On Friday, Square’s stock price (NYSE: SQ) tumbled 15% after the company lowered its guidance for the third quarter. This was despite the company beating top and bottom-line estimates for the 8th consecutive quarter.
The guidance was lowered by about 10%, prompting traders to dump the stock. The tech sector had one of its largest prices drops of the year on Friday, so Square’s 15% decline can be partly attributed to that. However, there may be more to it, and investors should pay attention to the company’s valuation.
Robust Revenue Growth Continues
Revenue of $563 million was $5.3 million ahead of estimates and up 46% year over year. Non-GAAP EPS of $0.21 were $0.05 ahead of estimates. The Cash App ecosystem generated nearly half the firm’s revenue of $260 million and included $150 million in Bitcoin payments.
Growth was robust across the board. Sales of hardware including its Terminal, Register, and Reader devices grew 21%, and loans to merchants grew 36%. Gross payment volumes were $26.8 billion, up 25% from a year ago.
The firm also announced that it is selling its food delivery business, Caviar, to DoorDash for $410 million. This is probably a good move considering how competitive the food delivery space is. The sale will give Square more capital to invest in its platform business and, more importantly, the ability to focus on its core businesses.
The company cut its third-quarter guidance for EPS to 18-20 cents compared to current consensus estimates of 22 cents. This prompted at least two analysts to immediately downgrade the stock sighting concerns over the margin, valuation, and increasing competition.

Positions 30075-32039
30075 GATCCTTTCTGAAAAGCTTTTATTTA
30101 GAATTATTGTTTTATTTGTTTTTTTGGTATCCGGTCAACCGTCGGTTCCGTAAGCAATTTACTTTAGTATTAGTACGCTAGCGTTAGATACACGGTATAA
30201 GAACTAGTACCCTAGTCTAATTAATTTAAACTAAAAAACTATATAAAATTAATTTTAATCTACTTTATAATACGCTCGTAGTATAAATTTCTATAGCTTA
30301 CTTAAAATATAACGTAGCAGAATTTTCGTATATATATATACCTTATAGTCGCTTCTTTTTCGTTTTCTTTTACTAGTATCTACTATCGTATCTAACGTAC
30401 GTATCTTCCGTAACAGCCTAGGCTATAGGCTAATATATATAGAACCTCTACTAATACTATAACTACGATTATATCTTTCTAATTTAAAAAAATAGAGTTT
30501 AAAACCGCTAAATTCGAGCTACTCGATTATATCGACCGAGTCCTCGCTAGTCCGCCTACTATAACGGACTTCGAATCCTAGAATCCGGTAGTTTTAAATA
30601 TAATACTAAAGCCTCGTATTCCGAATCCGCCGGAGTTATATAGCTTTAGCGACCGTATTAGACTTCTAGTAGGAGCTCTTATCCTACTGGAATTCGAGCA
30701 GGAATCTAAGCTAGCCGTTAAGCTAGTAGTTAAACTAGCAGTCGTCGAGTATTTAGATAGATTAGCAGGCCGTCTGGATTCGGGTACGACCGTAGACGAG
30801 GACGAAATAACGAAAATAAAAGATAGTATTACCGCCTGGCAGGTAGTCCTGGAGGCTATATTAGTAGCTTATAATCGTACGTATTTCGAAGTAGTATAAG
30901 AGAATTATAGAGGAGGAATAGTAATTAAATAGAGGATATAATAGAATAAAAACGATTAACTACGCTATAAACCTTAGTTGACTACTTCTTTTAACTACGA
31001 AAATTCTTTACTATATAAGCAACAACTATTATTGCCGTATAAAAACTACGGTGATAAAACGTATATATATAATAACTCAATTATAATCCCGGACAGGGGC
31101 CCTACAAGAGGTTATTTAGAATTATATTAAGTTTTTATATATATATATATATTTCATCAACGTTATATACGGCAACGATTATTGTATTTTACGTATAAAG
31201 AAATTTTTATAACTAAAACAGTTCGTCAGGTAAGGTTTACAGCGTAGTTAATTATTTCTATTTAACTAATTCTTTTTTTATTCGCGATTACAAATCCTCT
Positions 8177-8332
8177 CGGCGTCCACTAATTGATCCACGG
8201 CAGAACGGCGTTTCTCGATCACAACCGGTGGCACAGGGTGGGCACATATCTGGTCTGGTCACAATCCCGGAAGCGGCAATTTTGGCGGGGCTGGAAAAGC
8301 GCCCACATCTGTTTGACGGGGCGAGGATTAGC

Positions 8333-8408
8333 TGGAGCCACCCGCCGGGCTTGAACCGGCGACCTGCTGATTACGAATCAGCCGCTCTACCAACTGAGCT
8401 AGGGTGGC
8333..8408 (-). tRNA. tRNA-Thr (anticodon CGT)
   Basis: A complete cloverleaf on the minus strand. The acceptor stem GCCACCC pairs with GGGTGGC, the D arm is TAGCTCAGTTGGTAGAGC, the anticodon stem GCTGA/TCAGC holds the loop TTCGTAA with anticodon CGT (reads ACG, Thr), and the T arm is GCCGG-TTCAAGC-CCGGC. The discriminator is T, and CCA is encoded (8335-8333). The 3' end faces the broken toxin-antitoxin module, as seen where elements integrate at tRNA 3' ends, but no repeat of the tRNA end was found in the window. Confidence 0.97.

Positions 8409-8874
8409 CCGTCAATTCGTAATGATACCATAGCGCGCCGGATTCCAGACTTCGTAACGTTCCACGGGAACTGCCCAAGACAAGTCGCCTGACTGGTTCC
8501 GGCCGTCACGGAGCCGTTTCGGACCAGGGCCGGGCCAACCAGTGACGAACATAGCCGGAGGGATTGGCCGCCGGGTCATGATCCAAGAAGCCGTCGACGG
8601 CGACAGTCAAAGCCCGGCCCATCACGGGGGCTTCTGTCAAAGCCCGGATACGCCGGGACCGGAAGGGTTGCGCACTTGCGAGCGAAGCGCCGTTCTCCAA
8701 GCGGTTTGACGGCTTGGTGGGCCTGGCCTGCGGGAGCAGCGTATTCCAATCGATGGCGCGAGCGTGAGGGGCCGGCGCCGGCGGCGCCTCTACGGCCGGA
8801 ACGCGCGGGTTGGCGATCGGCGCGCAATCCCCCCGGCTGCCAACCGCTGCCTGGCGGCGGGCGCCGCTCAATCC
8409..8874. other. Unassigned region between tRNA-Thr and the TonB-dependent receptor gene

The question now is whether Square’s management is merely trying to lower the bar to make sure it beats in the next quarter, or whether it sees growth slowing soon. The company has made a habit of managing expectations and then beating, so this may just be a repeat. However, some analysts are concerned that Square is struggling to gain traction with mid-sized and large businesses, and that it may struggle to improve its operating margin which is close to zero.
While revenue growth still appears robust, margin growth does seem to have decelerated slightly. If growth continues and the operating margin continues to improve, the current price around $68 appears attractive.
Can Square Turn A Profit?
However, if it turns out that the operating margin can’t improve much, the valuation will look high. A price to sales ratio of 9.3 will look excessive if growth slows and the operating margin is close to zero.
There is also some concern in the market that some of the fastest-growing tech companies are paying too much for their growth. These are companies that get away with losing money because they show strong sales growth. The fear is that they are selling money-losing products and have a flawed business model. Tesla is the extreme example here.
Square operates at close to break, even at the operating level. It may, therefore, be lumped in with other fast-growing, money-losing tech stocks if the market turns against them. Until the current quarter’s earnings are released, Square is likely to track the more speculative software stocks.
Investors will need to pay attention to sentiment in the sector, and whether the market continues to focus on revenue growth or shifts its focus to profitability.